Author Lisa Genova is a neuroscientist who explores the mysteries of the brain in novels such as Still Alice and Left Neglected. In her newest work, Inside the O’Briens, she writes about the harrowing impact of Huntington’s disease (HD), explaining not just the physical symptoms and deterioration but what a diagnosis of HD means to a family.
The O’Briens are a large, working class Irish Catholic family who live and breathe the essence of Charlestown, their Boston neighborhood. They know everyone; everyone knows them. They are devoted to the Red Sox and Bruins, they give back to their community, and they raise their kids to be good Townies too. Parents Joe and Rosie married as teenagers. Now in their forties, they have a happy marriage, and enjoy the company of their four children, who — rain or shine — never miss Sunday dinner.
Joe has been a cop for 25 years. Their eldest son JJ is a firefighter who lives in one unit of their triplex building with his wife Colleen. Their second son, Patrick, tends bar and lives with Joe and Rosie. Daughters Meghan and Katie share the third unit; Meghan is a dancer with the Boston Ballet and Katie is a yoga instructor. The family is loud and boisterous, good-humored, and utterly enmeshed in each others’ lives.
And then things start to go wrong. Joe’s temper is more volatile than it used to be. He drops things more and more frequently. He’s having a hard time finishing reports, and keeps moving in ways that he doesn’t mean to. When his symptoms can no longer be ignored, he reluctantly goes to the doctor, and after testing and genetic counseling, he’s given a diagnosis no one has ever even heard of: Huntington’s disease.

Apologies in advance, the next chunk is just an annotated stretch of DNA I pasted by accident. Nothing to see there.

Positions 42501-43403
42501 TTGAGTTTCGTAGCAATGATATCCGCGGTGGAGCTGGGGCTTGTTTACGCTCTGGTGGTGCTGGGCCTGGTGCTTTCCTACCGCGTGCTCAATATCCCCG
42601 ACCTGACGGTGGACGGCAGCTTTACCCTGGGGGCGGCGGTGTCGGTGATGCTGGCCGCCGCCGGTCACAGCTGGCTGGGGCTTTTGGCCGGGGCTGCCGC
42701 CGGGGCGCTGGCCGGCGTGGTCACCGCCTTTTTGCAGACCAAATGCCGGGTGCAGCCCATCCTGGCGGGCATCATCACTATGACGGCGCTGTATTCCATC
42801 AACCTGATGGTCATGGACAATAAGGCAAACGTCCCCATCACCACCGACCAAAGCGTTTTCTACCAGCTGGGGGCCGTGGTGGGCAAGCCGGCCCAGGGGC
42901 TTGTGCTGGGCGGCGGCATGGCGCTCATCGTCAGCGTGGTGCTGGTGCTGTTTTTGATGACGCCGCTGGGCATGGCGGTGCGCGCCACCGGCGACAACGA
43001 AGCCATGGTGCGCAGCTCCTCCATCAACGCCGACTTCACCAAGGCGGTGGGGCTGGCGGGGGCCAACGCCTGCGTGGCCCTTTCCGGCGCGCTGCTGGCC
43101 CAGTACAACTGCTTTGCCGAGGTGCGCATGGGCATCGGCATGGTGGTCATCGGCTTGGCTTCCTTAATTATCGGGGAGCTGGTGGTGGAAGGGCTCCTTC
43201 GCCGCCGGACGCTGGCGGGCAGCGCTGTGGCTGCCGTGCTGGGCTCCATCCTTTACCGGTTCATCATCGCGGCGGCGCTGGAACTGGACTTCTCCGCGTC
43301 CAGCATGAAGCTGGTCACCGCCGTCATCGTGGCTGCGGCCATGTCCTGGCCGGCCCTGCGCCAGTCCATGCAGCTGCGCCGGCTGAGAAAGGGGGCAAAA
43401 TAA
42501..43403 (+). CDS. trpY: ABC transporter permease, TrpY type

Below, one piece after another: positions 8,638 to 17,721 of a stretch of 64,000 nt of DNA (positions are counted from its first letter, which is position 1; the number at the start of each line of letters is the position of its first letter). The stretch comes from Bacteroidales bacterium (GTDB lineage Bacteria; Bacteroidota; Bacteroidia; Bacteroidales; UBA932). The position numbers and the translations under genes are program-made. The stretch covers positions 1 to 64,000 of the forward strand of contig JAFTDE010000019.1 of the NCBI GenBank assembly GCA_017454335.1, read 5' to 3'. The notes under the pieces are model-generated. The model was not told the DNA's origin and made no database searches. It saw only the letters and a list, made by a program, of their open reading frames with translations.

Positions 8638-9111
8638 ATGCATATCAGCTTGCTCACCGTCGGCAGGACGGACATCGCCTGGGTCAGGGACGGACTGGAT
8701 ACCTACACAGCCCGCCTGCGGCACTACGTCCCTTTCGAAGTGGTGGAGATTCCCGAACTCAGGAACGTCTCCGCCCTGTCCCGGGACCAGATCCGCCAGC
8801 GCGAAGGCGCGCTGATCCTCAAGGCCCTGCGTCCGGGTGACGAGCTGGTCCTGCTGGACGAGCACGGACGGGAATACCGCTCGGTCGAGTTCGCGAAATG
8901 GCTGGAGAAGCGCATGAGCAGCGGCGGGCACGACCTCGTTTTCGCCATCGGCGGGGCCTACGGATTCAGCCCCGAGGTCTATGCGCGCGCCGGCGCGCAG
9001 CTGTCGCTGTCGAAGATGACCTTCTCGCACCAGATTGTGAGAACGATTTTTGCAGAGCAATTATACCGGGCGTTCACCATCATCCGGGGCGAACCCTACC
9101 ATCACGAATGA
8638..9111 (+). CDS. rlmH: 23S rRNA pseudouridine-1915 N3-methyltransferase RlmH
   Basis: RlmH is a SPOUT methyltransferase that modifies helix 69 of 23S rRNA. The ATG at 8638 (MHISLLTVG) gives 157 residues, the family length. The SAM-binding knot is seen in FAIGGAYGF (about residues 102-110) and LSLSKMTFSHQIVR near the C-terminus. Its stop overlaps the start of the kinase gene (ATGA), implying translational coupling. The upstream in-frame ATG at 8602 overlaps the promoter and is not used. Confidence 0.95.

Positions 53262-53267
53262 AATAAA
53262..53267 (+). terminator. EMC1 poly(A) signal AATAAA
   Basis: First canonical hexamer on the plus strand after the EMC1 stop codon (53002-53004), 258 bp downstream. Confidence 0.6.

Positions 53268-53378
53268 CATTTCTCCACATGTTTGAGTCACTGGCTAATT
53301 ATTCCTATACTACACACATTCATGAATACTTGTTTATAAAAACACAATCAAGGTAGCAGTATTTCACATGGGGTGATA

HD is a neurodegenerative disease that’s unrelenting and cruel: If you test positive for the HD gene, you will get the disease — and your children have a 50/50 chance of inheriting it from you. There is no treatment and no cure. HD patients lose control of their movements, have trouble with coordination and with modulating their emotions, and eventually cannot speak, swallow, or move on their own. Symptoms typically appear in the 30s or 40s, and death follows within 10 to 20 years.
As bad as the news is for Joe, there are still more devastating implications: What about his children? Each has a 50% chance of having the HD gene. All are currently healthy, so the question is, do they want to know? There’s nothing iffy about being gene positive; it means that you definitely will have the disease. Each of Joe’s children must make the decision about testing, and each has his or her own set of fears to confront in making that life-altering decision.
Inside the O’Briens is a sad and beautiful look at the trauma and turmoil caused by fatal illness. The O’Briens are a blessedly large and loving family, but even so, there’s nothing easy about what they must endure. Joe has his pride and his sense of self-worth wrapped up in his identity as a Boston cop. If he has to give up his badge and gun, who will he be? What does it mean for Rosie if her husband becomes an invalid in his 40s? How can Rosie and Joe deal not just with his illness, but with knowing that their children may face the exact same fate?
Meanwhile, the implications for each O’Brien child are all different but equally awful: JJ and Colleen are expecting their first child. If JJ is gene positive, what does it mean for the baby? Meghan is a gifted dancer. How can she face losing her her grace and ability? Patrick is the biggest enigma in the book, and the least developed. He’s angry and volatile throughout much of the story, and it’s hard to get a sense of what he is really about. Are his fights and unpredictability just personality traits, or are they warning signs of an early onset of HD?